New technology, 3-D printing could change geosynthetics industry

In recent weeks, several articles have crossed our desks about new material and technology that could turn the geosynthetics industry on its head.

The potential of new material such as nanogeocomposites and 3-D printing could expand the uses and durability of geotextiles, geomembranes, waterproofing membranes and geosynthetic clay liners.

Both of these articles can be found at Geosynthetica’s website.

The first, which appeared July 13, was an transcript of an interview between editor Chris Kelsey and Gary Fownes, an engineering geology lecturer at the School of Civil and Building Engineering at Loughborough University in the United Kingdom. It was a fascinating peek at how 3-D printing is adding another perspective to research into strength of geosynthetic materials and how to build better interfaces. As 3-D printing continues to be a hot topic and becoming more accessible and less expensive, the application of this technology is changing the face of many industries including our own.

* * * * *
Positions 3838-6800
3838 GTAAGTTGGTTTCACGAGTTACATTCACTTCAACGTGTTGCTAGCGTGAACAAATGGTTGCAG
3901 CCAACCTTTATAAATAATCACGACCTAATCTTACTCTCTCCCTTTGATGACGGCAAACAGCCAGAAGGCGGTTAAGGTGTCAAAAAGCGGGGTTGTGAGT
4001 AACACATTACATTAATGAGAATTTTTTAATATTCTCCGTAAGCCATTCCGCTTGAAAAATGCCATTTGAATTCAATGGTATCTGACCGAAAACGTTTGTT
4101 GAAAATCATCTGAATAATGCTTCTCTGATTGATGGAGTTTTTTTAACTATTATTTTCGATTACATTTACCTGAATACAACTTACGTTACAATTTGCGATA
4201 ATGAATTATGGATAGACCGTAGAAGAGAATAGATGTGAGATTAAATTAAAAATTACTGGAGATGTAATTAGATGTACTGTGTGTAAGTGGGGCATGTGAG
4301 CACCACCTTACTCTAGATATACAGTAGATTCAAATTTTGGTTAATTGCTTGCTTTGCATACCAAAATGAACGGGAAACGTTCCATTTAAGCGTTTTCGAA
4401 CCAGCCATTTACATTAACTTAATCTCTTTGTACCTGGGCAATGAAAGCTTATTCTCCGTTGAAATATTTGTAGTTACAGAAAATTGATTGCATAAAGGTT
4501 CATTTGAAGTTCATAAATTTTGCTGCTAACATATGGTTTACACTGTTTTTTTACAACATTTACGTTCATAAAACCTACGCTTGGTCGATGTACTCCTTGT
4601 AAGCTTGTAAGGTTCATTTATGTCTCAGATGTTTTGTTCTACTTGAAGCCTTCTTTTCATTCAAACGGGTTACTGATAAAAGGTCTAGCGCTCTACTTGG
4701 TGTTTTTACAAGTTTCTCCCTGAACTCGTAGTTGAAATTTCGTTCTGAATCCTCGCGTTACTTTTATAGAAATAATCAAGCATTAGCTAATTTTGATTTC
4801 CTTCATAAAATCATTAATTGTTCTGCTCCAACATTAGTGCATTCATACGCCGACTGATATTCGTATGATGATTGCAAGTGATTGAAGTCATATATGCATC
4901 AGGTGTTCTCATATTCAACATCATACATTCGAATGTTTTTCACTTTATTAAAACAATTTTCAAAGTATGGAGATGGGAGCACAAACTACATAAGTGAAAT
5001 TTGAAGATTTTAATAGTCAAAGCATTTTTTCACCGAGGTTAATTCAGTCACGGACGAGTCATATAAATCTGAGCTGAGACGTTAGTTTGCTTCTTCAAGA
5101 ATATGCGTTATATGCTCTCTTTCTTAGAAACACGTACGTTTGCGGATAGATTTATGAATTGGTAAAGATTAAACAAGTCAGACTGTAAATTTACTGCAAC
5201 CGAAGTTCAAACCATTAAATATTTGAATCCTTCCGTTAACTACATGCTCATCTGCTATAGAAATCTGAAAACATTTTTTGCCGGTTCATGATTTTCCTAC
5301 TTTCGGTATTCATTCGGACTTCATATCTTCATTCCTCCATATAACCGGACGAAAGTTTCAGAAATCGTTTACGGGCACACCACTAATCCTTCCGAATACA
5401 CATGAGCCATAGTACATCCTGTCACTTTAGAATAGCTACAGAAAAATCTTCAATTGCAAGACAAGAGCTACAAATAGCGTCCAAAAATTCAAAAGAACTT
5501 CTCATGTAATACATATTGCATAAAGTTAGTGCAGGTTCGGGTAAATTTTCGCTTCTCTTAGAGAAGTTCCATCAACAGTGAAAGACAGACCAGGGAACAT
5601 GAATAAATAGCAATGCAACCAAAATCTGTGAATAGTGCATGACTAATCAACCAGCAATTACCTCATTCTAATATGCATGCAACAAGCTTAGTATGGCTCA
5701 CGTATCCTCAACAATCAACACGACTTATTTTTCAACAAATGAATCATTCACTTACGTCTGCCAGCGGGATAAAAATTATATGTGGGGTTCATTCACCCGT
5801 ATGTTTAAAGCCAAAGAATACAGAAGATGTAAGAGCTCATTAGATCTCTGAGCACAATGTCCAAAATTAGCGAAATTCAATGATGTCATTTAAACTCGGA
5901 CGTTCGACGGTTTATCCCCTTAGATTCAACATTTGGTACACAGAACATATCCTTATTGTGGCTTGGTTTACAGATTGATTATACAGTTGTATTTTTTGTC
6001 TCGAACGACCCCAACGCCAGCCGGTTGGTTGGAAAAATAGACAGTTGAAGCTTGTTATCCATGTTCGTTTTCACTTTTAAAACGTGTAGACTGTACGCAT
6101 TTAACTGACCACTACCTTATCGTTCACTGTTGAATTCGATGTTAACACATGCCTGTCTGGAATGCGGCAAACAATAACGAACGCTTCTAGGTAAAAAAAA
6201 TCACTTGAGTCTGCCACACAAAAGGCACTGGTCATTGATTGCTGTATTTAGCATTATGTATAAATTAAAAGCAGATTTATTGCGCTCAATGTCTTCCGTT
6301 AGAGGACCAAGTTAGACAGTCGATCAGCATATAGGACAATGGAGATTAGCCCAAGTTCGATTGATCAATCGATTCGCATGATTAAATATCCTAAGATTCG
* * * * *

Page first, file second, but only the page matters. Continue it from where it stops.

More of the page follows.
The second article appeared Aug. 12, calls for ideas for uses of the graphene to improve materials. Graphene is a single layer of carbon atoms in a hexagonal lattice formation. It is said to be stronger that steel by weight and has high electrical conductivity. While is it already in use for geotextiles, more can be done to include such a versatile element into other projects. Join the discussion to see what other applications graphene might be suited for.

We hope that these articles inspire you this week.


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